One-year prevalence of domestic violence against women during the COVID-19 pandemic in an urban community in Southern Nigeria
Background:Violence against women is a major public health challenge particularly in the developing countries. During the COVID-19 pandemic, varied rising incidence of domestic violence against women were reported. This study determined the one-year prevalence of domestic violence against women during the COVID-19 pandemic in an urban community in Southern Nigeria.
Methods: This descriptive cross-sectional study was conducted during the COVID-19 pandemic. Multistage sampling technique was utilized in recruiting 616 female respondents from an urban community in Benin City, Nigeria. Structured intervieweradministered questionnaire was the tool for data collection. The questionnaire was adapted from the 2018 Nigeria Demographic Health Survey and the 2006 World Health Organization multi-country survey tool. Data analysis was done using IBM-SPSS version 25.
Results: More than a third of the women 221 (35.9%) had been victims of domestic violence in the last one year of the COVID-19 pandemic. The types of domestic violence experienced by the women included: psychological 120 (54.3%), physical 68 (30.8%), sexual 38 (17.2%) and economic 36 (16.3%). Husbands 52 (76.5%) and boyfriends 39 (57.4%) of the victims were the most frequent perpetrators of physical violence.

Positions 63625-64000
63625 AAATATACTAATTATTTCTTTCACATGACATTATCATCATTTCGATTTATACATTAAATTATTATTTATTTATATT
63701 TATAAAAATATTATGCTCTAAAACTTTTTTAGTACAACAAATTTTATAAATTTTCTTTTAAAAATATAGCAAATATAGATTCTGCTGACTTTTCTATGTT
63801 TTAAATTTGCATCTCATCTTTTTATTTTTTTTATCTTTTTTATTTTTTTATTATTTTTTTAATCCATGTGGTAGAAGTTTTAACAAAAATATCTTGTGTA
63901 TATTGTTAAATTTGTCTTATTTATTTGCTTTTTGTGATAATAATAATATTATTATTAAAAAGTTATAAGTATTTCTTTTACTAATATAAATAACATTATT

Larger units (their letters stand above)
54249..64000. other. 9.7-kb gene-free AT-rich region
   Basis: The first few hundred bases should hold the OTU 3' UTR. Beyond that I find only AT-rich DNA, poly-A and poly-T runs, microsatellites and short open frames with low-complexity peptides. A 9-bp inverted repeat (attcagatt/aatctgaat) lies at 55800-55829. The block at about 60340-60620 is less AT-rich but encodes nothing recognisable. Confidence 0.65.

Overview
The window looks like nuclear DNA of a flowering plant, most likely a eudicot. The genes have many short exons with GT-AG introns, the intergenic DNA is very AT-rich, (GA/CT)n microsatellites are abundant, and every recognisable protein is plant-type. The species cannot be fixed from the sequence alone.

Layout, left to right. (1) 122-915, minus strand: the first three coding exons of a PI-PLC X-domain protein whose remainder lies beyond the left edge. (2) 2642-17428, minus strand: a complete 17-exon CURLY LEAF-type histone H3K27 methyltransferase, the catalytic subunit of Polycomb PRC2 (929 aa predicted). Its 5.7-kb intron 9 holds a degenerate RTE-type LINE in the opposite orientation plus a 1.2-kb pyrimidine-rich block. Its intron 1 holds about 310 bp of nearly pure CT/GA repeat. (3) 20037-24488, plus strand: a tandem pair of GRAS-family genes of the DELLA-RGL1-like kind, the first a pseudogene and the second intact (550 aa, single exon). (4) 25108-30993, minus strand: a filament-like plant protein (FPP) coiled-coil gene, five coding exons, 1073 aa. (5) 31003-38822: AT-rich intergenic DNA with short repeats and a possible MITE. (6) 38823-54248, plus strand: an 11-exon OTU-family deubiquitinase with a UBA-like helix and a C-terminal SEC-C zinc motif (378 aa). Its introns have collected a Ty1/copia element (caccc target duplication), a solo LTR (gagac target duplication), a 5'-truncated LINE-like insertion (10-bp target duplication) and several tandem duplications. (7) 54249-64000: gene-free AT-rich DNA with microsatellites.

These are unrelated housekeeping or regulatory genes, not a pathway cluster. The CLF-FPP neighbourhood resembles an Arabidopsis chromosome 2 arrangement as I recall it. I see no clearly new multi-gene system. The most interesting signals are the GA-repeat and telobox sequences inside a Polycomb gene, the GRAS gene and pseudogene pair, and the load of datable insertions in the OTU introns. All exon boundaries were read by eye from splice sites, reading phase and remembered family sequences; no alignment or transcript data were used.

Conclusion: The study revealed a high one-year prevalence of violence against women in the community during the COVID-19 pandemic. Psychological and physical violence were most prevalent and were perpetrated mainly by intimate partners of the women. The social media can be utilized routinely to educate the masses about violence against women. Also, men should be engaged in the prevention of domestic violence programmes through education workshops.
Keywords: Prevalence; Perpetrators; Violence against women; Domestic violence; COVID-19 pandemic; Southern Nigeria